Taking the Mountain Air
I had visions of a hot cinnamon roll and coffee for breakfast on my first morning in Kodaikanal, but tragically Pastry Corner was not opened even at the relatively late hour of 9 am. So I found myself sitting in the impeccably clean Flavours Restaurant with its red and white checked table cloths covered in plastic. I ordered a masala ‘omplate’ which caused the waiter some concern.
‘It has chillis, Madam…and onions?’
‘Yes, that’s great.’ I gave him the thumbs up. He smiled and retreated to the kitchen.
I got out my book but couldn’t help overhearing some conversation from a nearby table of two couples, one middle aged, the other young. The former were French while the male in the younger couple was showing his generational credentials with his filler-style vocabulary. After hearing three ‘likes’ in under a minute I made an extra effort to tune into William Dalrymple instead.
A tray of drinks came out but there was a longer wait for food. An Indian party came in and I noticed that they were served first, partly I suspect because their order of idlis was more straight forward. My omplate was cold when it came out, but still tasty. Then I was distracted from my book by my French neighbour yelling out to the absent waiter for chai, and then the younger couple enquiring to the air as to where their toast had got to as the rest of their order was going cold as they waited. After more yells for chai, the Frenchman finally exploded, demanding to know why the whole order couldn’t arrive togezeur, hawt; werz it serr merch to ersk, bleh bleh bleh.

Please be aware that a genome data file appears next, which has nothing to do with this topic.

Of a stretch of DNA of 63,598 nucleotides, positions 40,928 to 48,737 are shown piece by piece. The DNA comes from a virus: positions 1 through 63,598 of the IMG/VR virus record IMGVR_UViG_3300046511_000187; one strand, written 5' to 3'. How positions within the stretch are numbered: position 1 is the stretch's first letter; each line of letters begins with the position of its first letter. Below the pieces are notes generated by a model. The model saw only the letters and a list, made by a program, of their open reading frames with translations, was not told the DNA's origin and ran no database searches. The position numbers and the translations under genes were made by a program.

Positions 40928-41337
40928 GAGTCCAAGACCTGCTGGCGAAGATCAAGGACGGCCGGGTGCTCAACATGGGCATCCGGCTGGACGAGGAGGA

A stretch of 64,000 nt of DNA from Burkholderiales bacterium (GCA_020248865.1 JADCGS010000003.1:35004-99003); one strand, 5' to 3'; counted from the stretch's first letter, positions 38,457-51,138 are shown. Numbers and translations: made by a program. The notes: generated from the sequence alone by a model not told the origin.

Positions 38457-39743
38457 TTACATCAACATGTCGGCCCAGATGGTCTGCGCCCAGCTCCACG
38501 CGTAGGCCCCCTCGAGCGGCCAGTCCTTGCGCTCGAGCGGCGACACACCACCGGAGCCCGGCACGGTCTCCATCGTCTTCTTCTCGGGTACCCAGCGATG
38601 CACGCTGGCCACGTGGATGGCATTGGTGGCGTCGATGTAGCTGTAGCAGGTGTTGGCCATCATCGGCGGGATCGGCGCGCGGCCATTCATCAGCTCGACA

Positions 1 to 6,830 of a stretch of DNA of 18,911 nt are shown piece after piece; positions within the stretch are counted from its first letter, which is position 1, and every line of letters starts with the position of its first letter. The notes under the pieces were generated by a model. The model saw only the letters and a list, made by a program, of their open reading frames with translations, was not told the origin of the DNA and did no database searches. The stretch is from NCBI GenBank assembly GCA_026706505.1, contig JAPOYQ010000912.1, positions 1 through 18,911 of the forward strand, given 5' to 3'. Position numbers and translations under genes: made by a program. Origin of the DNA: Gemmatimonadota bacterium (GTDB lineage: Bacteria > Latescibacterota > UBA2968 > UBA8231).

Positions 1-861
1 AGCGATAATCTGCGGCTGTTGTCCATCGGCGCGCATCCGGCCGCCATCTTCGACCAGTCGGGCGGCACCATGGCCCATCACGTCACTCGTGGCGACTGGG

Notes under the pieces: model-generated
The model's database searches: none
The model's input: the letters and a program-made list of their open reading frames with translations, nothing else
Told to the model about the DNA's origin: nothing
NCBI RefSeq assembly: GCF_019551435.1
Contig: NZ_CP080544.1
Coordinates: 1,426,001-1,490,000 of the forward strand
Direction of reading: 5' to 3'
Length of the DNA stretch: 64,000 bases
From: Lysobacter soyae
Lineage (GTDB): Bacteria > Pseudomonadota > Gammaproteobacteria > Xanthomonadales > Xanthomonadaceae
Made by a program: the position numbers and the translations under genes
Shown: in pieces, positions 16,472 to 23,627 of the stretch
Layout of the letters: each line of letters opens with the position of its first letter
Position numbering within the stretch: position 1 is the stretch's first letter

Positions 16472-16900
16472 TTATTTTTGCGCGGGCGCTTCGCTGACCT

I looked over and watched his wife pat his back in an effort to calm him down. I also caught a lady at the Indian table looking at me to see what my reaction was: a grimace and a shake of my head. My sympathies were definitely with the waiter; even though the man had a point, he had no style. Perhaps it was the straw to break the camel’s back after a long trip, who knows; but if you are the kind of person who needs to control your environment and have everything from home replicated perfectly, India is not the country for you (as many others will not be). I was tempted to suggest he go home and order his jam and toast there instead, but why bother. Some travel to discover and embrace the differences a country has to offer, some to seek out the similar and familiar in order to feel at home somewhere else; and therein lie the two major types of travelling philosophy. The difference being that those who can manage the former approach more often will have a much easier time of it.